Fungal infections of the finger/toenails, medically known as either onychomycosis or tinea unguium, are widespread occurrence; yet it is worth noting that nail fungal infections are not highly contagious. A fungal infection may transmit from person to person but only with continuous intimate contact. In fact, approximately 10% of all Western society adults may have a fungal infection at one time with adults 60 years old or older increasing to 20%. Numerous changes to the nails may cause someone to think they have contracted a fungal infection. In reality, abnormal-looking nails may be due to a number of conditions including, but not limited to, a fungal infection. There are many other reasons why your nails may look different. Toenail fungus is more common than fingernail fungus.
There are many species of fungi that can affect nails. By far the most common, however, is called Trichophyton rubrum (T. rubrum). T. rubrum has a penchant for infecting the skin and may manifest in some ways and has been known to cause distal subungual onychomycosis and proximal subungual onychomycosis. Single-celled organisms known as yeast can also cause nail fungus disorders. A particular yeast organism, known as Candida, is known to cause yeast onychomycosis. The most common type of fungal infection (up to 90% of all cases; more in toenails rather than fingernails) is known as distal subungual onychomycosis. A nail fungal infection is caused by a fungus that has developed in warm, humid, and wet environments; for example, improperly sanitized public saunas, pools, salons, or showers. It is well documented that athletes are at a higher risk for contracting a nail fungus. This may be due to athletes wearing sweaty shoes associated with weakening of the toenail through repetitive trauma. As mentioned above, the elderly, as well as those with certain immunosuppressive conditions, are at a higher risk; for example, such conditions as cancer, diabetes, AIDS, as well as some immunosuppressive medications. Suppression of the immune system is likely to make someone more susceptible to a fungal infection.
Typically, a nail fungal infection is no more than a superficial/cosmetic matter. However, some people do experience discomfort and pain. Footwear, activity, and improper trimming of the nails may worsen such symptoms. Common symptoms of distal subungual onychomycosis initially appear as a discoloration at the corner of a big toe progressing towards the cuticle. If not treated, the toenails will become thickened and flaky. There may at times be signs of athlete’s foot in between the toes or skin peeling on the sole. Yeast onychomycosis is more common in fingernails appearing to turn them yellow, brown, white, or thickened. Patients may have associated paronychia (infection of the cuticle) or have this infection in their mouth. Proximal subungual onychomycosis is the least common (approximately 3% of cases) type of fungal nail disorder. It begins at the cuticle and slowly progresses toward the nail tip. If not treated, the toenails will become thickened and flaky.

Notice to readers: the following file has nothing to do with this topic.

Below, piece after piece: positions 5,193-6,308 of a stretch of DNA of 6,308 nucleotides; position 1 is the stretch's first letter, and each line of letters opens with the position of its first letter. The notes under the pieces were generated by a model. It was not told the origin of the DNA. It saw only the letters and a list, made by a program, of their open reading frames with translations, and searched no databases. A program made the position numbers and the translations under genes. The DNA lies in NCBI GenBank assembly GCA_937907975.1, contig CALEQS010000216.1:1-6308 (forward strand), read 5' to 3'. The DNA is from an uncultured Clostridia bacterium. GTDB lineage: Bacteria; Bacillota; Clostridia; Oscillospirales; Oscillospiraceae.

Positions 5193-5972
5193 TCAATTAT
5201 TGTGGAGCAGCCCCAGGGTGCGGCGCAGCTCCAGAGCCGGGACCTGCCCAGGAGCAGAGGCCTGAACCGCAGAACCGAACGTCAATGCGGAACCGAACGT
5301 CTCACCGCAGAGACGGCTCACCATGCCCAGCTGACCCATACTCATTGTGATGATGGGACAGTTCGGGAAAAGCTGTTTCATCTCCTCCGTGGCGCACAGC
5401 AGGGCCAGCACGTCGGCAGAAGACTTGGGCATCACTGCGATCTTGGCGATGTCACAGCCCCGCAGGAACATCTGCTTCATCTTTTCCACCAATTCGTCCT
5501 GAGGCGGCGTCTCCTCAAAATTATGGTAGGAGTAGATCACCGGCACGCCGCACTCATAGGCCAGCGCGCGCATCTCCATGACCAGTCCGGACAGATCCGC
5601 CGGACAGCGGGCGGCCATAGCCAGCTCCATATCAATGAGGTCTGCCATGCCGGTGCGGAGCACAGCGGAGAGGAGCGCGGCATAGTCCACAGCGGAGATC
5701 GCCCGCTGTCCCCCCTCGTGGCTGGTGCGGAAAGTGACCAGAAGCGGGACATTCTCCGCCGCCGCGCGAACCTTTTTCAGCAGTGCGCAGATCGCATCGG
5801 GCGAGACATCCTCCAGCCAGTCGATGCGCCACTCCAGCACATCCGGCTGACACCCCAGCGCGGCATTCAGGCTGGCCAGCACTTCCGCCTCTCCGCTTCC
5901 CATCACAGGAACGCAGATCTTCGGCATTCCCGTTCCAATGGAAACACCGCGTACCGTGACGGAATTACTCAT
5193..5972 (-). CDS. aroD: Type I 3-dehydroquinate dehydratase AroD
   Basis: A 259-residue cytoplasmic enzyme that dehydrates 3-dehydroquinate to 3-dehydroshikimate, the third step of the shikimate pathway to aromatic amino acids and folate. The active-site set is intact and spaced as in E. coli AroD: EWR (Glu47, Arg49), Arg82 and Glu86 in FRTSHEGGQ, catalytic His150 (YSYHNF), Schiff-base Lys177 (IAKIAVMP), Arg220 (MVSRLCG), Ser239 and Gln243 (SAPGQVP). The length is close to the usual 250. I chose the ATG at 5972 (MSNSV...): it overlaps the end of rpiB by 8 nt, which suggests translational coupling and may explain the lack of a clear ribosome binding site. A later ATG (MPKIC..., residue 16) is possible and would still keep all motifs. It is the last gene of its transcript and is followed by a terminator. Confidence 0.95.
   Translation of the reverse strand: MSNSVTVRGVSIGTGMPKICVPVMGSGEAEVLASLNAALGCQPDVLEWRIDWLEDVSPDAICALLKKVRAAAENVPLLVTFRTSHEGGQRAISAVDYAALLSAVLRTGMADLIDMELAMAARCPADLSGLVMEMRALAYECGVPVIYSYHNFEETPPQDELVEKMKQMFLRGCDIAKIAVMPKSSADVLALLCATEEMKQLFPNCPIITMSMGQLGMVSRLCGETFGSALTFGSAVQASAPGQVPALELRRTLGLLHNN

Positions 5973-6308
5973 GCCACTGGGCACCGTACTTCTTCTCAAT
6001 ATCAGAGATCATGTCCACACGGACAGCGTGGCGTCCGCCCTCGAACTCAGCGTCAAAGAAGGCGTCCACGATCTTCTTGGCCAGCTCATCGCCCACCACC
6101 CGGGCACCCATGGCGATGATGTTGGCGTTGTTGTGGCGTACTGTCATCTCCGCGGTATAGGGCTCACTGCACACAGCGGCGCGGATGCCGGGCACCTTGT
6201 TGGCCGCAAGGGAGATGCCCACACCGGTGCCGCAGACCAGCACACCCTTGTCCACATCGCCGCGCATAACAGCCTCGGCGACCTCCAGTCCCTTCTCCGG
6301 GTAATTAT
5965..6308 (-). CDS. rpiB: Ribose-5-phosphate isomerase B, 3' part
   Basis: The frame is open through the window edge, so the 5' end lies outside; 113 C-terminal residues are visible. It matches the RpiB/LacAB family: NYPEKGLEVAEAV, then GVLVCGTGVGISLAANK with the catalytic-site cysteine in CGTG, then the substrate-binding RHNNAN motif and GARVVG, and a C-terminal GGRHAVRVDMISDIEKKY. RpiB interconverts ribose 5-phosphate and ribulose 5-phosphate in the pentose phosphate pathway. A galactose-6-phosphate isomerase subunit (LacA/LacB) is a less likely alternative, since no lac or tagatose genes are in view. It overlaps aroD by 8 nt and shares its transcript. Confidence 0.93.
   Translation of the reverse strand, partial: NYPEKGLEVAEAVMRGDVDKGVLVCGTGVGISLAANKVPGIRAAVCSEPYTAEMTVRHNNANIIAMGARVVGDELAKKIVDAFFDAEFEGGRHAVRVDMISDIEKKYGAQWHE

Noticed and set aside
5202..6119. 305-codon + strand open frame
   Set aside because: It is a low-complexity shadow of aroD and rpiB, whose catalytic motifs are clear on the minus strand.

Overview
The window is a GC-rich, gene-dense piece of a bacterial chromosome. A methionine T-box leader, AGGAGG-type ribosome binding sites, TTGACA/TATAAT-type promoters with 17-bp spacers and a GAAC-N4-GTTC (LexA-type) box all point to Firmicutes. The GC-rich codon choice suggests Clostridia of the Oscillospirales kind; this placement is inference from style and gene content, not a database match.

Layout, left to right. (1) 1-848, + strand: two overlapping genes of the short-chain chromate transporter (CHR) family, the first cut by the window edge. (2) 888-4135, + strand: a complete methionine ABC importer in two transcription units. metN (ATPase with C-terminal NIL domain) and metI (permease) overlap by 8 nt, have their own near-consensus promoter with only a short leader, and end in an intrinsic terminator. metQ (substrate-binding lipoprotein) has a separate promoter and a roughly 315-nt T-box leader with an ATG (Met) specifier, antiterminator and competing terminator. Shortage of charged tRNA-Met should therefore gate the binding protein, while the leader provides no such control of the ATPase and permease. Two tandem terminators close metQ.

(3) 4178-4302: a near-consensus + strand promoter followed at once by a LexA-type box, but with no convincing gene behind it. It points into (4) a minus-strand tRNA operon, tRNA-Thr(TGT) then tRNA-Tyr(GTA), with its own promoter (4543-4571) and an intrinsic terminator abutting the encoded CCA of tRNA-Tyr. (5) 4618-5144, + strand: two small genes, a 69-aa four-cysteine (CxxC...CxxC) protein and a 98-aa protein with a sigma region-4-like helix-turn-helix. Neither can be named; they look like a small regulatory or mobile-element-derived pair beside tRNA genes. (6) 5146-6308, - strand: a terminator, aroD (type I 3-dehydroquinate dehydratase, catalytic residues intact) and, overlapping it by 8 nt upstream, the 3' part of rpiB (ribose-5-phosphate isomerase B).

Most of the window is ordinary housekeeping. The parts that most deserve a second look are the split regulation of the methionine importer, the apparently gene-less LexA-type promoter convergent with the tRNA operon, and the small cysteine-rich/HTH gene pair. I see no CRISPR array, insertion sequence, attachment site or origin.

Since physical examination alone has been determined to be unreliable in diagnosing a fungal nail disorder, we may begin by ordering a nail sampling test. A nail sample is obtained either by clipping the toenail or by drilling a hole in the nail. The nail sample is then sent to a lab to determine if the genetic material of a fungus is present. Such a test can take up to six weeks to get a result.
A treatment plan may include one or more of the following: topical medications (e.g., Ciclopirox, Efinaconazole, and Tavaborole), oral medications (Griseofulvin, Terbinafine, Itraconazole, and Fluconazole), and lifestyle changes (e.g., keeping nails trimmed/filed reducing the amount of fungus). Currently, an oral antifungal therapy is considered the best treatment for toenail fungus because of higher cure rates and shorter treatment duration compared to topical treatment. Although rare, surgical treatment of onychomycosis is available. However, this often only provides temporary relief, and recurrence is common unless additional antifungal medication (oral or topical) is simultaneously used. However, surgical removal may be warranted when the affected nail is associated with other factors such as trauma and or infection. More novel treatments include photodynamic therapy and electric current therapy.